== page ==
What am I suppose to make per check on salary?

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What am I suppose to make per check on salary?

My boss recently told us that
anyone who works 6 days a week as
I do for the last 7 months will be
on salary. My checks are 1,450.00
every 2 weeks. I’m working 6 days a
week 10 or 11 hours a day at times.
Is that legal?

Asked on October 27, 2018 under Employment Labor Law, California

Answers:

SJZ, Member, New York Bar / FreeAdvice Contributing Attorney

Answered 2 years ago | Contributor

There is no salary minimum per se. There is a minimum to be exempt from overtime.
Under both federal and state (CA) law, employees receive overtime unless they are exempt. Being on a salary is one of the criteria to be exempt, but it is not the only one: salaried staff can receive overtime.
To be exempt: 
1) You have to be paid a salary--which you are.
2) Your salary must be at least $455/week--which yours is (you are apparently earning $725/week).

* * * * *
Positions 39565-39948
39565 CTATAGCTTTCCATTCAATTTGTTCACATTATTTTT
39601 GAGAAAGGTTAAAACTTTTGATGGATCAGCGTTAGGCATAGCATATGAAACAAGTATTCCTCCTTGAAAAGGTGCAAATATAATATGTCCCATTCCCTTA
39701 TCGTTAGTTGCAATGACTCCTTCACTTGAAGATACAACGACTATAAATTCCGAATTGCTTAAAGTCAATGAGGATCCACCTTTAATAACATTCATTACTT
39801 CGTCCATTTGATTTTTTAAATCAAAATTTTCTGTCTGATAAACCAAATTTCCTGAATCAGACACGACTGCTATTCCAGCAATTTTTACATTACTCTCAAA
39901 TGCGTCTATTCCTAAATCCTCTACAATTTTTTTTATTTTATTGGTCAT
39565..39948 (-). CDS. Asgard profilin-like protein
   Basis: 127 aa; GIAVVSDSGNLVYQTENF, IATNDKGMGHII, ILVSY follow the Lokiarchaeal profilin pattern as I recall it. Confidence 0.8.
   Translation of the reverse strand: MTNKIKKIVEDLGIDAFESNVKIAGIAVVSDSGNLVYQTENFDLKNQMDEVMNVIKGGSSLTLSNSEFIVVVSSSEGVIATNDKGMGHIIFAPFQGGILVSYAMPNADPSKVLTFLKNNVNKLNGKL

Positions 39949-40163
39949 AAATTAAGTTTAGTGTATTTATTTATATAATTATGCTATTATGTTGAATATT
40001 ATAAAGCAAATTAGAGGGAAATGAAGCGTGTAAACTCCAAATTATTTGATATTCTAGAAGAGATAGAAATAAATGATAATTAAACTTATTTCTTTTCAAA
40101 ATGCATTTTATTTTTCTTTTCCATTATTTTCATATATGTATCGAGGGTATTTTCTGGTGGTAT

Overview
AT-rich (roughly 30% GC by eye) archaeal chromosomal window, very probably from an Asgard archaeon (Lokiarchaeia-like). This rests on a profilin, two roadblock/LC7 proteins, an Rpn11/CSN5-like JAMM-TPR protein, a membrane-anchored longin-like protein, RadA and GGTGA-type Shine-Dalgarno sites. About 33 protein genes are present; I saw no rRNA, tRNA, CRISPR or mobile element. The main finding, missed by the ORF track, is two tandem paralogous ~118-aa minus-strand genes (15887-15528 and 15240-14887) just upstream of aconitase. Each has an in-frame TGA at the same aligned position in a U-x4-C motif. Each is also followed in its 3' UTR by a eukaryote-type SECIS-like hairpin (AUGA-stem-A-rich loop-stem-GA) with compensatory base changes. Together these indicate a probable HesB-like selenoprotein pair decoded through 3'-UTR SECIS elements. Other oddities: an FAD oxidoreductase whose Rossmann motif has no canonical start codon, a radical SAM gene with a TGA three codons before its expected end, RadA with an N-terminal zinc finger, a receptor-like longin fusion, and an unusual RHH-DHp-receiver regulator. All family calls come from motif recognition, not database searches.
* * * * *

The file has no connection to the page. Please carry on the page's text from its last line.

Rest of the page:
3) You must ALSO meet one or more of the "exemptions" for overtime, based on job authority and responsibilities. You can find these on the U.S. Dept. of Labor (DOL) website under "overtime." Look them up and compare to your job. (Don't forget to compare the "executive" exemption, which applies to all supervisors and managers, not just executives.) If your job meets at least one exemption, you are not entitled to overtime.
BUT if your job does not meet at least one exemption, then you are eligible for overtime when working more than 40 hours in a week (under both federal and state law) or 8 hours in a day (under state law). 
Overtime pay is calculated like this: divide your weekly salary ($725) by 40 to find the effective or equivalent hourly rate: $725/40 is approximately $18/hour. For each hour of overtime, you receive additional or extra pay, over and above you salary, equal to 50% of your base rate (or an extra $9.00 and some cents).
If you believe you should be getting overtime but are not, contact the state or federal dept. of labor about filing a complaint. Good luck.


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